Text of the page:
Local runners compete in Connecticut Ultra- Marathons

Lou-John-UltraBy Heather Doran

On Sunday morning, runners stretched, bounced and shivered as the cold wind blew strong in the 32 degree temperatures on the shore of Lake Waramaug at the 7:15 a.m. mandatory runners meeting.

In the picturesque setting, race director Carl Hunt gives the warning to about 120 anxious runners of all ages, shapes and abilities. They are at the start/ finish line at the State Park of Lake Waramaug in Connecticut.

“Stay on the side of the road, police will be patrolling the course, and if they see you running in the middle of the road, they will write down your number, if I get your number three times, I will have to pull you from the race,” Hunt warns them. Some of these runners are prepared to run a 50 kilometer race, some 50 miles, and others 100 kilometers.

In this intrepid group were three runners from Granville who made the three-hour trip to take on the challenge – Heidi Whitney, Lou Pauquette and John Enholt.

“Watch out for yourselves, watch out for each other;” Hunt’s warning seemed to be the mantra of the day. When asked who was a first time Ultra Marathoner at Lake Waramaug, the majority raised their hands.

Today would be a test of ability, not only of the body, but of the mind as well. The 50K race required runners to make the loop around the lake three times with an additional out and back of about 12.4 miles; the 50-mile race required six loops with an additional 4.4 miles, and the 100K was a grueling seven loops with about 14.5 additional miles.

In Ultra-Marathons, (billed as any distance above a marathon distance of 26.2 miles,) finishing the distance is more of the reward than any medal. Finishers of the 50K and 50 miler received finisher’s medals, but the 100K finishers took home silver belt buckles, the “swag” Ultra runners crave.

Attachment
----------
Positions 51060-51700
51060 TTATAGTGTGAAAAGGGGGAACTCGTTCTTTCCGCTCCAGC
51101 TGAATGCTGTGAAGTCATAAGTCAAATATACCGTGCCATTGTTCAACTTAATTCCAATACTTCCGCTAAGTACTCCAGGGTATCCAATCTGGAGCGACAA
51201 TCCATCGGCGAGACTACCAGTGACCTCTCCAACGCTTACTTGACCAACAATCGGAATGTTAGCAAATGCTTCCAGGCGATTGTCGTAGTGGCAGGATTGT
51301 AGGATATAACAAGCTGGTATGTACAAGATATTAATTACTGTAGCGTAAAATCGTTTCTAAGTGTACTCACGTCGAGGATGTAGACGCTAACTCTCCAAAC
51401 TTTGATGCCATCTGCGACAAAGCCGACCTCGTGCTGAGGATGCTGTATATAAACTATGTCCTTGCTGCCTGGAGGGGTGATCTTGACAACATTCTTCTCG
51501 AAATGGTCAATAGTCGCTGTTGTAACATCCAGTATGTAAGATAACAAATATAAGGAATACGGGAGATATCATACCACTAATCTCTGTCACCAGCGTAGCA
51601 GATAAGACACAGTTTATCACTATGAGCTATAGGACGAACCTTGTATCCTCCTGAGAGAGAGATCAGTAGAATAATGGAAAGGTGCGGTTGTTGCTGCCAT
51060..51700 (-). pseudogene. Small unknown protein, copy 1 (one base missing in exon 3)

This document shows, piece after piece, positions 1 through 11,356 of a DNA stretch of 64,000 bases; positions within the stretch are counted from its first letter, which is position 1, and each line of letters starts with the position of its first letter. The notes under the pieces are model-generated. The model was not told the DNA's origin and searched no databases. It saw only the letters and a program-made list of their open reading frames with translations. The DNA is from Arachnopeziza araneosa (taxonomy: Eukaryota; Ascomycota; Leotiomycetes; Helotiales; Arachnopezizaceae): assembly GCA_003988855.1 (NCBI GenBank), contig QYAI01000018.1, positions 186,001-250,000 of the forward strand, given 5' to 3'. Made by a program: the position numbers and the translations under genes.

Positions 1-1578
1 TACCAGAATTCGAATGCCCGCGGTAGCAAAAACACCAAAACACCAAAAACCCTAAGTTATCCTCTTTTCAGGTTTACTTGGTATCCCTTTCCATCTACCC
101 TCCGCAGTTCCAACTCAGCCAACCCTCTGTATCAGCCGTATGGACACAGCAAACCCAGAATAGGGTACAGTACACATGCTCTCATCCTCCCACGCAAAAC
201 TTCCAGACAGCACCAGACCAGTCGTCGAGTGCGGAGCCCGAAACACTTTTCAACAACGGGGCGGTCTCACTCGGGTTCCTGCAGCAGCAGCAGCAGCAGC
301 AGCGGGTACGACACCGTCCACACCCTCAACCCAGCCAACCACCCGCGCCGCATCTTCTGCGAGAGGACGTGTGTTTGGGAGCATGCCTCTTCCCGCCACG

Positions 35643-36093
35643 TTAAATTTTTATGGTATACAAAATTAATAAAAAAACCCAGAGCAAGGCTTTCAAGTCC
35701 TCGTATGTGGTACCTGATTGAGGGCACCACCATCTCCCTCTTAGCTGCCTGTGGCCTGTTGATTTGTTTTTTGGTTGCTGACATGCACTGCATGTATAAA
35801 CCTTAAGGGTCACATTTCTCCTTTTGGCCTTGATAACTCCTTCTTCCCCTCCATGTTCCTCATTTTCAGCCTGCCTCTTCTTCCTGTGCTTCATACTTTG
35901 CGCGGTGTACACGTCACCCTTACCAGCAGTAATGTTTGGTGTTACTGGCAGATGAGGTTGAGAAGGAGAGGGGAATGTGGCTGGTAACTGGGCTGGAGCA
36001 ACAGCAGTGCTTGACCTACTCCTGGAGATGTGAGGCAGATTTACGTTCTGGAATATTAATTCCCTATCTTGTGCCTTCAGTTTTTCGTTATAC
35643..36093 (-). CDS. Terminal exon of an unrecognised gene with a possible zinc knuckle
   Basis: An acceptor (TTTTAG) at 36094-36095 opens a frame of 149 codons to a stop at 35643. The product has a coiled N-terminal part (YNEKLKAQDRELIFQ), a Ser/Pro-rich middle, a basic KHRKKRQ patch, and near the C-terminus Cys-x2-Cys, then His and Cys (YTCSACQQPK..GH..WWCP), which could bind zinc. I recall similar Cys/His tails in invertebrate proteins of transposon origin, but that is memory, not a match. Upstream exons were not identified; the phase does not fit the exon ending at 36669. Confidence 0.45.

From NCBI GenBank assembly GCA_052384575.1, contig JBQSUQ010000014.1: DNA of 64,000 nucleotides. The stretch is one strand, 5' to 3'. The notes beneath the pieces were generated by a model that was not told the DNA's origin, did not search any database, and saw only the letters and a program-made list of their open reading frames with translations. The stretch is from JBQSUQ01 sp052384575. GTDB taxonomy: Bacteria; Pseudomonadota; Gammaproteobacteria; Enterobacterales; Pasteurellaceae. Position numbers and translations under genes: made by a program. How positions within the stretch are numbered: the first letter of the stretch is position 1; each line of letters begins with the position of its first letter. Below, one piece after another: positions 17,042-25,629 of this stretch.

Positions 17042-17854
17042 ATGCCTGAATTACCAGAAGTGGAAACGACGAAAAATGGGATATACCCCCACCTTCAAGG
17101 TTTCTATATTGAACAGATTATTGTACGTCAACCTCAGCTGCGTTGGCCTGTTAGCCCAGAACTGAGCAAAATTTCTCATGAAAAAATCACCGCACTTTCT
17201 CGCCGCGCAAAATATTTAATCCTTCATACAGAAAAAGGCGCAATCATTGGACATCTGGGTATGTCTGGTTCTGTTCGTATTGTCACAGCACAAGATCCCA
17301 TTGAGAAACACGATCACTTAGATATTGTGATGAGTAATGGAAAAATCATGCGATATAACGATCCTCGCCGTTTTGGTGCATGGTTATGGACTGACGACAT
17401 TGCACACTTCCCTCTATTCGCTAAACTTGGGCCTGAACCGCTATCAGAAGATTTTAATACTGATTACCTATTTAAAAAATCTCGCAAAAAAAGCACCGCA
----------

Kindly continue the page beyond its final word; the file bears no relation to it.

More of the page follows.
As runners looped around Lake Waramaug on a 7.6 mile loop, they cheered for each other, offered each other support, and even a push up the hills when it came time. Support teams fanned out along the lake whether with an individual runner, or with the race crew. They braved the icy, harsh wind and cold temperatures to be there with a water bottle, can of soup or even a change of shoes when the runners needed them.

Heidi Whitney ran the 50K course, 31 miles, in 5 hours and 46 minutes. Heidi was pleased overall with her experience, saying that all of the volunteers at the race were very nice, and she was happy that Lou didn’t get lost.

Speaking of Lou Pauquette, he ran the 50-mile course in just under 7 hours, securing a second place finish overall. He said that the weather was beautiful, the lake was beautiful and it was great to have helpful and happy volunteers who spent over 10 hours on the course. It was a great challenge, and it was great to be part of a small number of runners that do Ultras.

Lou also said that “ultras aren’t really about trophies and awards; they are more about pushing yourself to the limit.” John Ehntholt ran the 100K, 62.1 miles, in 9 hours and 2 minutes, also finishing in second place overall.

John said he “found the race to be just what you are looking for in an ultra marathon — a well-marked course, plenty of friendly volunteers and a race director that cares about putting on an event with the runner’s best interest. There will always be struggles out on the race course that you’ll have to overcome personally — just like in life itself.” He summed up the experience with the thought “and through that struggle you learn and grow.”

As the runners finished their mammoth tasks they were greeted at the finish line with photos, hugs, food, water and comforts from their support crews in the form of sweats, blankets and even beer. Whether walking out their legs cramps or falling to the ground in pure exhaustion from running anywhere from four to 11 plus hours, you saw more elation in the runners than anything else. They achieved their goals, overcame obstacles physically and mentally and they have finished.

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